Andy Murray's return to the clay proved to be a chastening experience as he lost in straight sets to Stan Wawrinka in the French Open first round.
The 33-year-old Scot was well below the level of 2015 champion Wawrinka, who eased to a 6-1 6-3 6-2 victory.
Murray's exit came after British number one Dan Evans lost to Japan's Kei Nishikori in a fluctuating five-setter.
Evans has lost on all three appearances in the main draw at Roland Garros after a 1-6 6-1 7-6 (7-3) 1-6 6-4 defeat.
British number three Cameron Norrie and qualifier Liam Broady are left to carry the flag in the men's singles.
Murray out of sorts on clay return
Excitement and a sense of disbelief greeted the draw which pitted Murray against fellow three-time Grand Slam champion Wawrinka - who the Scot faced in his last match on clay over three years ago.
For Murray, it was a remarkable twist of fate which even left him "amused". He had not played on the surface since a brutal five-set semi-final against Wawrinka at Roland Garros in June 2017.
That proved to be the start of the hip trouble which left him needing two major surgeries and on the verge of retirement last year.
Wawrinka, 35, has also seen his career stalled by a knee injury in recent years and it led to plenty of intrigue about how a poignant reunion between the two veterans at Roland Garros would pan out.
Ultimately, it did not end up being much of a contest as 16th seed Wawrinka ruthlessly dismissed an out-of-sorts Murray.
The Briton had beaten Wawrinka when they met in the European Open final in Antwerp in October, but a repeat result never looked likely.
The Swiss has climbed back up the rankings after finding form and fitness, showing why in a one-sided first set where he broke serve three times and won two thirds of the points.
Murray's first-serve percentage was down at a lowly 21% and that was punished by Wawrinka, whose heavy ball-striking was too much for Murray to handle.
Even though Murray's service game slightly improved, he continued to look flat and unable to rouse the spirit which has seen him turn matches around so often in the past.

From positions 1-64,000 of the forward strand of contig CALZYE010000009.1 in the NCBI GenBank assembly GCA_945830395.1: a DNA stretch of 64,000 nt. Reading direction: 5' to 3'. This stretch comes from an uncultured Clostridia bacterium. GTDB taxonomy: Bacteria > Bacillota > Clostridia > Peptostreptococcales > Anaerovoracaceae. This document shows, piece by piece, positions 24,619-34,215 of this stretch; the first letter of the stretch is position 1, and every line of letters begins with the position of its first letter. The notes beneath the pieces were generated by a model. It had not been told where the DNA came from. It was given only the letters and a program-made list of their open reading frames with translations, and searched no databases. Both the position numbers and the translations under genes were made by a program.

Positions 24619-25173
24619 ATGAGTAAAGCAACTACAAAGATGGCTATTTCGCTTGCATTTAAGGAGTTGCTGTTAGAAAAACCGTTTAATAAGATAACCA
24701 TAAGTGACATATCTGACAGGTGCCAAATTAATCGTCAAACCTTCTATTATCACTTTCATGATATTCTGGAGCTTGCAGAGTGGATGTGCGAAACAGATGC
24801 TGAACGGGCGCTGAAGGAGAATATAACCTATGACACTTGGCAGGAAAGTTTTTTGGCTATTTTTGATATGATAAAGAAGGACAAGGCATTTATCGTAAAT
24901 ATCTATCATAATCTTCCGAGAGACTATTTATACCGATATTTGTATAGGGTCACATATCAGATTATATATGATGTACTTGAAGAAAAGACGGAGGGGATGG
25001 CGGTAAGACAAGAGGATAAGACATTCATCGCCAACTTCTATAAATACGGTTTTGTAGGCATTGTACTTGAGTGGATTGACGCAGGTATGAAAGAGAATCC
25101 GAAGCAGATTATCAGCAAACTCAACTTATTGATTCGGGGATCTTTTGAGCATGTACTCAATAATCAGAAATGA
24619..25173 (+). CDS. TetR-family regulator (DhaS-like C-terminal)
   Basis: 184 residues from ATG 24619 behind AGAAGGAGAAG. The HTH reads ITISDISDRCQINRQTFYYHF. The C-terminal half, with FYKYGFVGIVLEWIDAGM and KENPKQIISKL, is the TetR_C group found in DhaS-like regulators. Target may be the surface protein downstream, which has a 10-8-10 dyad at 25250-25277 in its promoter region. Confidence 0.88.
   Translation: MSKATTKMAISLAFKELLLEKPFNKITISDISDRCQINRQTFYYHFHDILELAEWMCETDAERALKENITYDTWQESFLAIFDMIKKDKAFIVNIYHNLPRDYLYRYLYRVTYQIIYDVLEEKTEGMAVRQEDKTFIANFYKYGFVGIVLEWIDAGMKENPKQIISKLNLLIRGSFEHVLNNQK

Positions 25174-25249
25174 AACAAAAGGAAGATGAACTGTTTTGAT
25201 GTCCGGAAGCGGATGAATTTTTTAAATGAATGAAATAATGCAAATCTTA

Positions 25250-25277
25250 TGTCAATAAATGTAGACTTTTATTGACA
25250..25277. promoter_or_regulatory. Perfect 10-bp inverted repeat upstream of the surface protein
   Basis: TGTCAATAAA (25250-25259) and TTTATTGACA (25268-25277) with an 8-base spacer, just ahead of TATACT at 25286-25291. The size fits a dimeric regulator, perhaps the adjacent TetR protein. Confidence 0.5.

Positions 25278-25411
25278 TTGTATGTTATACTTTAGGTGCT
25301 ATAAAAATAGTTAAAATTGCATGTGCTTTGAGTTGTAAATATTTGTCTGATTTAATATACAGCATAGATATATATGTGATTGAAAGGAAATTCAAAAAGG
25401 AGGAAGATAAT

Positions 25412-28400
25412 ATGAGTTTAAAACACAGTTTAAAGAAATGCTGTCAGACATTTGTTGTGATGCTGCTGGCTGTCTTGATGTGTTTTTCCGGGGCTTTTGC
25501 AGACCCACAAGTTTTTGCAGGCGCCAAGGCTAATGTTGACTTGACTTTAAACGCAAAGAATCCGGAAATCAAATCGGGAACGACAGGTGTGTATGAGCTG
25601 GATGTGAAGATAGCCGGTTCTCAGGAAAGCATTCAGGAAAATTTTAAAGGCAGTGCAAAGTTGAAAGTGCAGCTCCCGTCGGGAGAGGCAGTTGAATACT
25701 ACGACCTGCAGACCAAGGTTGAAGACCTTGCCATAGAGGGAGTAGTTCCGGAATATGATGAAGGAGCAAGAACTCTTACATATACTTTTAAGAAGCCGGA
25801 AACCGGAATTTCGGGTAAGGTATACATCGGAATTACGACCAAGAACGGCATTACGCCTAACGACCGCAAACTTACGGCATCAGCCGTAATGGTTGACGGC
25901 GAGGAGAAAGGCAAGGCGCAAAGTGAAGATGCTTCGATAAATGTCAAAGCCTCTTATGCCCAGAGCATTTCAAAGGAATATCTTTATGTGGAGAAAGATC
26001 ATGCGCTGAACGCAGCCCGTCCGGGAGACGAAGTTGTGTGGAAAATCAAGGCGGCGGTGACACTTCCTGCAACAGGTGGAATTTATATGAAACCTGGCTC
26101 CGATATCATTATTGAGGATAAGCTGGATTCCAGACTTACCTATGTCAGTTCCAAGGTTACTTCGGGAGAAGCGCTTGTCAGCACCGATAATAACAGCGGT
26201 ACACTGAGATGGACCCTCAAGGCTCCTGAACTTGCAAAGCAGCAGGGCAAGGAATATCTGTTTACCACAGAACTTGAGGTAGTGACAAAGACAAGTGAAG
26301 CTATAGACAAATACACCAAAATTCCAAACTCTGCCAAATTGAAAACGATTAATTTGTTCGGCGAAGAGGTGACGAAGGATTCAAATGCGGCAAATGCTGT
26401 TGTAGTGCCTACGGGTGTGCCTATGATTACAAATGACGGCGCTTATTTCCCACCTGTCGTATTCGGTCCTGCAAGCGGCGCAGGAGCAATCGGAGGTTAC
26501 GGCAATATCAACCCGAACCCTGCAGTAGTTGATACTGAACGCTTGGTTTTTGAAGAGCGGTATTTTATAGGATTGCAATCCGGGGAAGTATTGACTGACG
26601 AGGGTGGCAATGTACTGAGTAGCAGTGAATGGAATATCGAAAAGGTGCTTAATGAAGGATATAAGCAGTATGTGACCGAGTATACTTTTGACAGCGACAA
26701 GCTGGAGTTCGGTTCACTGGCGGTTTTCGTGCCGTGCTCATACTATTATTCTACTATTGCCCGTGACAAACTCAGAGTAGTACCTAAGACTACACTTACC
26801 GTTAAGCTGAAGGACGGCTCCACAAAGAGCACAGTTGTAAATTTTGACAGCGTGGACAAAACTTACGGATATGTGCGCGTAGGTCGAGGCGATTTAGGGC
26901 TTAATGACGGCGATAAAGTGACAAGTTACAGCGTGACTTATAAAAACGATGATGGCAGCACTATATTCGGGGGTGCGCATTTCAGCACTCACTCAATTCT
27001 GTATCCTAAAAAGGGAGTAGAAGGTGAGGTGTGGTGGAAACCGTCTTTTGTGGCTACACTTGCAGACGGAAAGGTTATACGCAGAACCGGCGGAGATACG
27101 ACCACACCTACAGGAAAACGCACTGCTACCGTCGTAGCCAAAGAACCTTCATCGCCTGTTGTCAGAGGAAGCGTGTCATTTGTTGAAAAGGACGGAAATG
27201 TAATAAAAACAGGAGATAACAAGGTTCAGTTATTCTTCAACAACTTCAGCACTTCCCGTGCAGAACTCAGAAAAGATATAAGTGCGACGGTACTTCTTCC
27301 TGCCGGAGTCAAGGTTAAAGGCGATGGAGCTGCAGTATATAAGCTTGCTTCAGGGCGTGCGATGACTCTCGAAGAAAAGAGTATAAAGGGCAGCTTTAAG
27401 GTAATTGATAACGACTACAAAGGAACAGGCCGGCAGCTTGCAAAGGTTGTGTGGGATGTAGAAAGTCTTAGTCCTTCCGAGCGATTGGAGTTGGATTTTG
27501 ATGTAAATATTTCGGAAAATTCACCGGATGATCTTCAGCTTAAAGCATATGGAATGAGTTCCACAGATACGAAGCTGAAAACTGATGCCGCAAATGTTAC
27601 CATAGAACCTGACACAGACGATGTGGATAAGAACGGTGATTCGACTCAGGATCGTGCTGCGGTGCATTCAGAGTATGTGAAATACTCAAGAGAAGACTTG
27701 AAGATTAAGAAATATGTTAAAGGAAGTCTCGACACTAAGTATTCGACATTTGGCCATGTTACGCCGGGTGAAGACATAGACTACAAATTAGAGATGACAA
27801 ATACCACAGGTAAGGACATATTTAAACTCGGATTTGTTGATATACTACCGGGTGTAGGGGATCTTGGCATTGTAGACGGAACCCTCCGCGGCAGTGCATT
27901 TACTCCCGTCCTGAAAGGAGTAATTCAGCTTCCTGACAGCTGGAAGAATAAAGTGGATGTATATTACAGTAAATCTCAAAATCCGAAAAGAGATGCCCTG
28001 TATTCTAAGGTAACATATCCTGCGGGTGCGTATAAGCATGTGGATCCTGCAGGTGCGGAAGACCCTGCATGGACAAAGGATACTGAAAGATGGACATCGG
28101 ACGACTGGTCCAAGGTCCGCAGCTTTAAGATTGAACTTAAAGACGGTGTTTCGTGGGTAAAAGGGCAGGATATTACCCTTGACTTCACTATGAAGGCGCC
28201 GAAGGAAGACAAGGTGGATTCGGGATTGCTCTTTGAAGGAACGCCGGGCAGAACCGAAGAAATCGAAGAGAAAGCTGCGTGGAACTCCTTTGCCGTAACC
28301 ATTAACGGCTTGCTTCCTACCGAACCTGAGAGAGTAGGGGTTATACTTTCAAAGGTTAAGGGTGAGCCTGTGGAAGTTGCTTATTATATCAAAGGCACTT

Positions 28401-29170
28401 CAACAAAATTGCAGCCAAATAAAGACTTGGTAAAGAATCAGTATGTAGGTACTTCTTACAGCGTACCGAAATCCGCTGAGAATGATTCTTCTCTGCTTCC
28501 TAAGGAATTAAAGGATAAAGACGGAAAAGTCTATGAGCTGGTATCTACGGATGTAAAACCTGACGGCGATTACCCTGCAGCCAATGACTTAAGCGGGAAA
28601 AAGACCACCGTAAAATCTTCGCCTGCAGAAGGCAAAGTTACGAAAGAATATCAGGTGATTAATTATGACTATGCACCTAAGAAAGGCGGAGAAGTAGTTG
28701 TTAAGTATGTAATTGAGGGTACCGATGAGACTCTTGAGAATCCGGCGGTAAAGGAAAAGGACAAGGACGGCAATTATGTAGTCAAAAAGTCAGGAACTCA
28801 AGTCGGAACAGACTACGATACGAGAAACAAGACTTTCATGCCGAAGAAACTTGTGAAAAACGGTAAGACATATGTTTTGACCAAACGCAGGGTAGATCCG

Afterwards, Murray said he was trying to be calmer on court after regularly showing his frustration during matches in the recent Cincinnati Masters and US Open.
"It was something that was brought up to me and I tried to sort of keep my emotions in check," he said.
"I don't know whether that affected me in any way or not, but that was probably why it was quieter than usual."
Wawrinka maintained his level in the second and third sets as he continued to punch holes in Murray's defence, ending up with 42 winners as he cruised to victory in one hour and 37 minutes.
The match was played on a cold evening under the new floodlights on an open Court Philippe Chatrier, but Murray said the conditions were not a factor for his below-par performance.
"I didn't play well. I served under 40% first serves in the court, which is just not good enough against anyone, and especially someone as good as Stan," he said.
"You want to be serving in the 60%, that sort of region. You won't see many players serve under 40% the rest of the tournament."
Russell Fuller, BBC tennis correspondent
Murray had not played a clay-court match for more than three years before this one.
He prioritised the US Open while Wawrinka was getting in some clay-court practice on the Challenger Tour. But the difference between the two was still stark.
Murray accepts he will never physically be the same as he was, and performances like this do make you wonder whether he can ever have the impact he would dearly love to have at Grand Slams.
Motivation may come in the form of Sweden's former world number one Mats Wilander, who asked on Eurosport whether Murray still has the right to be taking wildcards from young players.
The aim for the rest of the season is to play as much as possible - starting with back-to-back indoor tournaments in Cologne next month.
Evans still searching for an elusive Roland Garros win
Evans admitted he could not have been handed much tougher a draw than Nishikori, who is ranked one place below the Briton after injury problems at 35th in the world.
So it proved. Once the obvious disappointment subsides, Evans will be able to take heart from a gritty display where he continued to hang in and show flashes of his quality.
The 30-year-old from Birmingham admits clay is not his favourite surface and, with Nishikori not quite in peak condition, it transpired to be an engaging and unpredictable battle between the pair.
Evans initially looked more comfortable in the drizzle, allowing him to make the quicker start in a 29-minute opening set.
With the event taking place in autumn rather than its usual spot in May-June, the vastly different conditions have been a big talking point going into the tournament.
Both Evans and Nishikori were wrapped up in hoodies and long sleeves during the warm-up, with the Japanese player continuing to look cold in an uninspired first-set display where he won just 12 points.
However, the match swung back in Nishikori's favour in a second set which mirrored the opener and then Evans had to battle to force a tie-breaker in a third lasting almost an hour and a half.
That momentum continued in his favour as Nishikori's level dropped again in the fourth and it led to a decider that nobody would have dared predict.
Nishikori, though, has a remarkable winning record in five-set matches - standing at 23-6 coming into this one. And, after surviving an Evans fightback from 3-0 down, again showed his steeliness to come through the decisive moments.
Trailing 30-0 at 5-4, Nishikori remained focused and increased the intensity to break Evans' serve to clinch victory in three hours and 49 minutes.